Winds throw monkey wrench at Hood Canal project

The Hood Canal Bridge is undergoing six weeks of replacement and retrofitting construction. - Brad Camp/Staff Photo
The Hood Canal Bridge is undergoing six weeks of replacement and retrofitting construction.
— image credit: Brad Camp/Staff Photo

LOFALL — Gale warnings threw an unexpected glitch into the Washington State Department of Transportation's Hood Canal Bridge project less than a week after it began.

The bridge closed May 1 for six weeks of construction.

Work paused Tuesday when high winds caused large swells and crashing waves in the canal. Foot-ferry sailings between Lofall and South Point were cancelled late Monday night and most of Tuesday, also due to the winds which, as Mark Twain might have written, left the DOT between the devil and the deep sea.

"People really seemed to understand that the cancellations were made as a safety precaution," wrote DOT spokesman Joe Irwin in an e-mail. "Knowing that getting the information out there early was critical to travelers, we sent our first press release about the then-potential cancellations several hours before the storm really picked up."

The DOT provided updates for commuters throughout the day via its Web site, text messaging and 5-1-1.

Rough weather Sunday similarly delayed the removal of a 480-ton east truss. A posting on the project's daily blog reported time and safety factors came into play, so crew leaders decided to push the truss removal to Monday. Crews spent much of Monday afternoon preparing for forecasted high winds, ensuring pontoons were secure and moving equipment from the decks, according to the blog.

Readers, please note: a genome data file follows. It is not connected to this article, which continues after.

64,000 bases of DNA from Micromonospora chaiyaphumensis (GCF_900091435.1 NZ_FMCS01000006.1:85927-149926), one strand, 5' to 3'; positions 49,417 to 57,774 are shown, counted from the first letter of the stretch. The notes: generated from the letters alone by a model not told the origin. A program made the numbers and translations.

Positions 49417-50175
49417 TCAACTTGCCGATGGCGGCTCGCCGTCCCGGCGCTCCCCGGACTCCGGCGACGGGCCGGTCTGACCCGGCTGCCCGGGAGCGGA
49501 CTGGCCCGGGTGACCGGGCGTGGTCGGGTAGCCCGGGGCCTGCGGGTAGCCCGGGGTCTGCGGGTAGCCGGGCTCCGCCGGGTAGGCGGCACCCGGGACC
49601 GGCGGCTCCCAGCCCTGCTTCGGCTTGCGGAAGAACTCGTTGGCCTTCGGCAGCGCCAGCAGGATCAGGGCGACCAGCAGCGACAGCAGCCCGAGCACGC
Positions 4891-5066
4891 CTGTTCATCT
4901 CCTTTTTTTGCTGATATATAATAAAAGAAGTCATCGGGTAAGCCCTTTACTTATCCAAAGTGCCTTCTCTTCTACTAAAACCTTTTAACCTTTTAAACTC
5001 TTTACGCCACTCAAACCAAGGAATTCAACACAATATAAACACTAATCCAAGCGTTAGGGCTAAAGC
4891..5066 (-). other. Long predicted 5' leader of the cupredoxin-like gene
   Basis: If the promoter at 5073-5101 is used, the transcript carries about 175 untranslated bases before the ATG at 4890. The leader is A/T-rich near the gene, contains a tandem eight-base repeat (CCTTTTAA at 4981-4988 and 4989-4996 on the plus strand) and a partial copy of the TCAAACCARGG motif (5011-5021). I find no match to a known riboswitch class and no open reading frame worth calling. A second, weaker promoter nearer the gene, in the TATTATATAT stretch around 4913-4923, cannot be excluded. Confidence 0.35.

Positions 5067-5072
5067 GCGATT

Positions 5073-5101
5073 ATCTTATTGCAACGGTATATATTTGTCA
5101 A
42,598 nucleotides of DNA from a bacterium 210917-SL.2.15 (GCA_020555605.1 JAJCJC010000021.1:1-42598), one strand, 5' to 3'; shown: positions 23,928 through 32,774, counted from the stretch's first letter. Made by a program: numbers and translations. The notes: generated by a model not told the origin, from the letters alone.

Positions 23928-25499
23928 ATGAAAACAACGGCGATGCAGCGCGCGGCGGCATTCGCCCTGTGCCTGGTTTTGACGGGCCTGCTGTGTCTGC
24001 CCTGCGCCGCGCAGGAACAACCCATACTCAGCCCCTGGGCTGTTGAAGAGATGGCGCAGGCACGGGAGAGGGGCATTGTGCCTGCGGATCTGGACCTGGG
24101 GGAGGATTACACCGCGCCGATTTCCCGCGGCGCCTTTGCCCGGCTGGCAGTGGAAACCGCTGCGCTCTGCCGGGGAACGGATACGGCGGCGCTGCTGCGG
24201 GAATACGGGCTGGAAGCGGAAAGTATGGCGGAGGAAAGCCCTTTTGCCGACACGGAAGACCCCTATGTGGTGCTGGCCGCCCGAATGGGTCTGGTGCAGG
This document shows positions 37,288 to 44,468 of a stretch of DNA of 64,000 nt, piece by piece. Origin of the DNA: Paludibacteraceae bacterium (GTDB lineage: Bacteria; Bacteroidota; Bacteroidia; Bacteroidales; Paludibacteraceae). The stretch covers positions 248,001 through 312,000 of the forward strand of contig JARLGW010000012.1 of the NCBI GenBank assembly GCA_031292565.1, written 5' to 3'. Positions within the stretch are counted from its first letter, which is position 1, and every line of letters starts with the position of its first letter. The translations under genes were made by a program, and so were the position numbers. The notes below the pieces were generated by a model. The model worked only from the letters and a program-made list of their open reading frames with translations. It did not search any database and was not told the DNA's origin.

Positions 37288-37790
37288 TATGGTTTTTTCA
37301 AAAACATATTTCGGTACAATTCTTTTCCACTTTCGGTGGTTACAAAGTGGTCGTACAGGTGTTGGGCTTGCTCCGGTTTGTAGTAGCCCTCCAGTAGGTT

DOT spokesman Jamie Swift described the construction scene over the weekend, detailing collected efforts to complete rusted pontoon replacement and road widening within a six-week time slot.

"The beeping of a fork-lift in reverse, the reverberation of jack-hammers pounding away at concrete, and the whir of the cable saws unjoining the pontoons are just a few of the sights and sounds that not-so subtly assault your senses," Swift wrote. "Even with all of these sounds, the workers maintain an uncanny, singular concentration on their own individual tasks. I couldn't help but notice yesterday, when a crane pulled the transition span out, raised it into the sky, and lowered it onto a barge - very few workers stopped to admire the impressive power of the crane and skill of the crane operator.

"They had work to do and they are on a tight schedule."

Before 7 a.m. on May 1, the first day of the closure, crews removed the east half draw pontoon. The 471-foot piece is now on its way to Sidney, B.C., where it will become part of a new marina pier.

To learn more about this project, as well as 'Get Around' transportation options, visit

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